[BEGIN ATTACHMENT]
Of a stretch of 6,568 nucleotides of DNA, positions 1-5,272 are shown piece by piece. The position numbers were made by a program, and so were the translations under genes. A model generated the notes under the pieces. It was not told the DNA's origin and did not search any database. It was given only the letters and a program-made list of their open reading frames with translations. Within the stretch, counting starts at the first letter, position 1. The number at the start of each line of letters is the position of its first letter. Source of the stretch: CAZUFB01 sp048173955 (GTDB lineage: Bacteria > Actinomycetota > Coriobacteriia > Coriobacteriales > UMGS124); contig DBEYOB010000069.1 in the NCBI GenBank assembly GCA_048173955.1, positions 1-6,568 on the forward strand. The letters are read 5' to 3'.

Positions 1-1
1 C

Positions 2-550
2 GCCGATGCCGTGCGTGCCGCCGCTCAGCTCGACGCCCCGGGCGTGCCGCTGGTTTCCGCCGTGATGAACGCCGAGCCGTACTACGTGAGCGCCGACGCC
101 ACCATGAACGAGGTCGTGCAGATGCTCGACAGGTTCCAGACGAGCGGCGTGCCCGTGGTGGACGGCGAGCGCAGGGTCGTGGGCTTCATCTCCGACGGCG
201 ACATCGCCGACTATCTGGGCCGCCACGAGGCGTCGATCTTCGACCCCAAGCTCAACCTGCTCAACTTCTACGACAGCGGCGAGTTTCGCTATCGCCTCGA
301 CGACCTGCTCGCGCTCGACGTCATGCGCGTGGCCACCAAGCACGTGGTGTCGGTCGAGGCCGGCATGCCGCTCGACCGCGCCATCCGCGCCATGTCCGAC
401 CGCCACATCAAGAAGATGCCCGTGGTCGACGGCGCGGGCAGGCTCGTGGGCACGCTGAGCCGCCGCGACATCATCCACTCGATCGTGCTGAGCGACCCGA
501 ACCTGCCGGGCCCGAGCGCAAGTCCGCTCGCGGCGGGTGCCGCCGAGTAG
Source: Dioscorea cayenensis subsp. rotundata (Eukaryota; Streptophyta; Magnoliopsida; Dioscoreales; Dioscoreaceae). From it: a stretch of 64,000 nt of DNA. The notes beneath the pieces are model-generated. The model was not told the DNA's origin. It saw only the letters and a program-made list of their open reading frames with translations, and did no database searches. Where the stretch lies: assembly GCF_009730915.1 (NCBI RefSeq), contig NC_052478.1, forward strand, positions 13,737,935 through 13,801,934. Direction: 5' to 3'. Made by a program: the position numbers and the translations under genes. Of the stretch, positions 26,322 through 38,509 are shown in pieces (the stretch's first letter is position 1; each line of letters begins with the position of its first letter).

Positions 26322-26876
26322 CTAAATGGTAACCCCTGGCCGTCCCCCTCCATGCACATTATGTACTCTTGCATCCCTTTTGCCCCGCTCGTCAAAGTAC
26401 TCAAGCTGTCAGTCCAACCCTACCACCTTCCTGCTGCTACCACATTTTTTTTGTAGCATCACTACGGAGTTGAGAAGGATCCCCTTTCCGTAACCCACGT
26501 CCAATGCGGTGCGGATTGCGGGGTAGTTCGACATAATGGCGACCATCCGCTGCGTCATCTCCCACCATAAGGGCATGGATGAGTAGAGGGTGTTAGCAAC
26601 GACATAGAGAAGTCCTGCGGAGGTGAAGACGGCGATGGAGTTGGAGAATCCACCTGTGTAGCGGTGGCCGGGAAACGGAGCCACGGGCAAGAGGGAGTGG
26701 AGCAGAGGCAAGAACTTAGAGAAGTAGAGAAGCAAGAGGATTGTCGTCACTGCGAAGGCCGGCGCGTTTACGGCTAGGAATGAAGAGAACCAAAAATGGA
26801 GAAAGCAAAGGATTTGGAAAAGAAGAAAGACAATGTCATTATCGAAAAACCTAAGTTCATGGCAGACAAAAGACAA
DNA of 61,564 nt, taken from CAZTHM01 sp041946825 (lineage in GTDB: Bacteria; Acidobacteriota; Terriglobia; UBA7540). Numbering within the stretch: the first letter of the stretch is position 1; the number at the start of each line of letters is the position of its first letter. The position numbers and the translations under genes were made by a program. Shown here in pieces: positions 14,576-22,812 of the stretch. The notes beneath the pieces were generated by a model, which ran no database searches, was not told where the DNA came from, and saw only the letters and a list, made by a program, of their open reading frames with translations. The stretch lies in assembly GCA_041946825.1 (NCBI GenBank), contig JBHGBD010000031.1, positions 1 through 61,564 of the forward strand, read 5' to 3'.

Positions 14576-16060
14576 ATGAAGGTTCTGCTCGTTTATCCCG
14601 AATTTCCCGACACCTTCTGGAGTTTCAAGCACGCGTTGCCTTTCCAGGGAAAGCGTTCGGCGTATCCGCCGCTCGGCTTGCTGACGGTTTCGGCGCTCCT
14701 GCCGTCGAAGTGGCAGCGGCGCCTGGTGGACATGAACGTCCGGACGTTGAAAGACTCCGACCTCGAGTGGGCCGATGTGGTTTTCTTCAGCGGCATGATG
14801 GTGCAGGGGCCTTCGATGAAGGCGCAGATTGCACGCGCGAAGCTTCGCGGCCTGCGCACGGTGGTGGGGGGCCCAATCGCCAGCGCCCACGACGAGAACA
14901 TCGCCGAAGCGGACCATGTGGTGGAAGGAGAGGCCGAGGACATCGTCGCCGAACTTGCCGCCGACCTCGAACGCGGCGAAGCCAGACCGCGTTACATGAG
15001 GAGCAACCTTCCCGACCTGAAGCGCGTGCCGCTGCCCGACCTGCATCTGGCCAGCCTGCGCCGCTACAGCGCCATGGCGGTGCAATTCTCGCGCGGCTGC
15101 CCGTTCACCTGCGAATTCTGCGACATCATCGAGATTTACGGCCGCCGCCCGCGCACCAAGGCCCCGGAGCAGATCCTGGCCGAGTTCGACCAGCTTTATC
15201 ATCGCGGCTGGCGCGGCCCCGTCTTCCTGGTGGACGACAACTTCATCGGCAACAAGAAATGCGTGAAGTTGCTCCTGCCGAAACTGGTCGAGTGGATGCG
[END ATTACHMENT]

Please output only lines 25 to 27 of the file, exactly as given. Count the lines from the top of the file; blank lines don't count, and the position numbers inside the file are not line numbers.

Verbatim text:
14901 TCGCCGAAGCGGACCATGTGGTGGAAGGAGAGGCCGAGGACATCGTCGCCGAACTTGCCGCCGACCTCGAACGCGGCGAAGCCAGACCGCGTTACATGAG
15001 GAGCAACCTTCCCGACCTGAAGCGCGTGCCGCTGCCCGACCTGCATCTGGCCAGCCTGCGCCGCTACAGCGCCATGGCGGTGCAATTCTCGCGCGGCTGC
15101 CCGTTCACCTGCGAATTCTGCGACATCATCGAGATTTACGGCCGCCGCCCGCGCACCAAGGCCCCGGAGCAGATCCTGGCCGAGTTCGACCAGCTTTATC